Politics

Obama: Superstar of Supercommittee Failure

The reviews are in. The Supercommittee was a flop. And the credit goes to a conspicuously absent actor: President Obama.

Don’t take my word for it. Ask Senator Joe Manchin, a Democrat. Noting the President’s absence in the four-month process, he remarked, “He’s the leader of this great country. We want him to step forward.”

But, as is troublingly characteristic of this president, he didn’t.

The president’s policies have accelerated the growth of the federal debt to the point that it is now accumulating at the fastest rate in modern history. Yet, even as the Supercommittee worked to reverse the problem he exacerbated, the president kept his distance.

It was a cold political calculation on his part. Having already decided that his best chance for re-election is to point fingers at Congress for his own failures, he has a disincentive to help them achieve anything that could anger his base but help the country.

As CBS News’ Bill Plante reported on Monday, “The administration couldn’t be happier that this is failing.” They would hate to let good policy create bad politics. The man who ditched his own self-convened Fiscal Commission sat by while members of his party squandered yet another opportunity for fiscal responsibility.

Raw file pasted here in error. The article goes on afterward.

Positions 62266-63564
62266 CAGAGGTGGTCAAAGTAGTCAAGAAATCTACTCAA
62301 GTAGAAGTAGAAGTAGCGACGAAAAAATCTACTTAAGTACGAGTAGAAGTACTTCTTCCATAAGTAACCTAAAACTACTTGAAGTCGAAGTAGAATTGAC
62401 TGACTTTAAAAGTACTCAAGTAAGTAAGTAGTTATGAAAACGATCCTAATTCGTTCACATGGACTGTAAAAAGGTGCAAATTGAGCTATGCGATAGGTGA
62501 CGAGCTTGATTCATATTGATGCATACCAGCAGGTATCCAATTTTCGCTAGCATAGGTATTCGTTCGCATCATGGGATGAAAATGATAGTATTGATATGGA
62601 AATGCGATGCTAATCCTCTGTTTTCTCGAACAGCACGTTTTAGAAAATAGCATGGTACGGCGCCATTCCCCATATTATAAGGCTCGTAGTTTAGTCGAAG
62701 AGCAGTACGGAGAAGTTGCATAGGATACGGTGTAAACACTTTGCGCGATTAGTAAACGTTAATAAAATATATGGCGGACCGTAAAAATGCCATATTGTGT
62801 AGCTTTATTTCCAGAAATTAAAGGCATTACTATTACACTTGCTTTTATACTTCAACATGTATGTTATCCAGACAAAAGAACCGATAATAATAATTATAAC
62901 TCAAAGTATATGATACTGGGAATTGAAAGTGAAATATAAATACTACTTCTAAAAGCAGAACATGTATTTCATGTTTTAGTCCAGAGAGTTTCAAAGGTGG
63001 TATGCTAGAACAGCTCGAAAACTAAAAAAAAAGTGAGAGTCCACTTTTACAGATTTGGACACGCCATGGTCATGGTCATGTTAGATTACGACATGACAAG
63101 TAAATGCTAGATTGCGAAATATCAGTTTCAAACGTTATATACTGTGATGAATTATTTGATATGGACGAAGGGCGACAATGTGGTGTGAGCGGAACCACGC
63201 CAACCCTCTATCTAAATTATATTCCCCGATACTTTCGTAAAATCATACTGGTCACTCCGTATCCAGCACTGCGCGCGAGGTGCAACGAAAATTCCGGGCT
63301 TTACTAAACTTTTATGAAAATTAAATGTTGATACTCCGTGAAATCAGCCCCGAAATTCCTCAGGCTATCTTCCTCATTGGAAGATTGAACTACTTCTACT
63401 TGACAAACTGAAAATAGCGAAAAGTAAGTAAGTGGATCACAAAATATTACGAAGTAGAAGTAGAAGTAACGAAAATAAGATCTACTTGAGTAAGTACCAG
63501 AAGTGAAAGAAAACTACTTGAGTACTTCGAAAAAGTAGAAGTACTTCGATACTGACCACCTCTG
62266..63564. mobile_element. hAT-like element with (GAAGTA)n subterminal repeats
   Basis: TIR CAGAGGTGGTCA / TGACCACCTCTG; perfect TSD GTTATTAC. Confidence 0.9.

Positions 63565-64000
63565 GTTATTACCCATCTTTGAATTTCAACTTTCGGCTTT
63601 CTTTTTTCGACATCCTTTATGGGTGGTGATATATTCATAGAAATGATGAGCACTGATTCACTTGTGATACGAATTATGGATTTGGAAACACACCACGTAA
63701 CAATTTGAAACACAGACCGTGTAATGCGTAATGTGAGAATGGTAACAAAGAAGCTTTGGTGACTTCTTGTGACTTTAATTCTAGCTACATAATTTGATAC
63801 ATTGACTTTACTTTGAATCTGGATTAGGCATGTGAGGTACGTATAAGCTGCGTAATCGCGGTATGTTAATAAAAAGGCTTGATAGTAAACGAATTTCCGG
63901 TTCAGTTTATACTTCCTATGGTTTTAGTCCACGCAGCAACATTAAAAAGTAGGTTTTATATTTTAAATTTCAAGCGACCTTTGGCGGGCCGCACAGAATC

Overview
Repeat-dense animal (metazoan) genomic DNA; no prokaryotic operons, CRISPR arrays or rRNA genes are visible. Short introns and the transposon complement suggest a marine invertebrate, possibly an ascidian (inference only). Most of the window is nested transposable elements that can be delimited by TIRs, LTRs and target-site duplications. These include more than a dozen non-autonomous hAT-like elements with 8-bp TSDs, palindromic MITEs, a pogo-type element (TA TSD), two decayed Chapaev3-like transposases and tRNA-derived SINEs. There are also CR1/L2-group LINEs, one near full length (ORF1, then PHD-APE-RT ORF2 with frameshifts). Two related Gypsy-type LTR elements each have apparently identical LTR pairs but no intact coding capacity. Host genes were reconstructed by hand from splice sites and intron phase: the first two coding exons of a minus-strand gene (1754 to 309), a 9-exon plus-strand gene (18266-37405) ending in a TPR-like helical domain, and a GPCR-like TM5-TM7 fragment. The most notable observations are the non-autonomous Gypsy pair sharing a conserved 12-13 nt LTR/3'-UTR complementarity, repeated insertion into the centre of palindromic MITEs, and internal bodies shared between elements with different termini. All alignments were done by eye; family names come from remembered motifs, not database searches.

For the last three years, the President has been all too happy to rack up record annual deficits. He’s just not especially eager to cut them. He went on a credit-card funded shopping spree, but had no interest in paying the bill. “Someone else can take care of that,” his actions seem to say.

But leaders lead. Sadly, that’s still a novel concept to President Obama, even as his third year in office comes to a close. As New York Mayor Michael Bloomberg argued Monday afternoon, “It’s the chief executive’s job to bring people together and to provide leadership. I don’t see that happening.”

The president should have offered Democrats on the Supercommittee a dose of two things they lacked: coherence and pragmatism. While the six Republicans offered a sensible path toward reaching the $1.2 trillion in prescribed deficit reductions, the Democrats continued pushing for more stimulus (yes, more spending in a deficit reduction plan!), more taxes, and a shield around the very entitlement programs that drive the debt.

Republicans offered cuts, entitlement reform, and—significantly—tax reform that would have both lowered rates and increased revenue. Taken together, this represented an appropriate balance in a time of economic hardship. It wasn’t so long ago that the president wanted a “balanced approach.”

Like all his talk of deficit reduction, that was just words. President Obama’s vow to cut the deficit by the end of his first term now seems destined for his ever-growing pile of discarded promises.

In the end, the failure of the Supercommittee is but the latest episode in a series of Democrats’ half-hearted attempts at deficit reduction. If it was not clear before, it is now: Republicans are the only party consistently offering proposals that achieve the dual goals of growing the economy and shrinking the debt.

And that means it’s time for a Republican president who’s willing to take the lead role in this fight.

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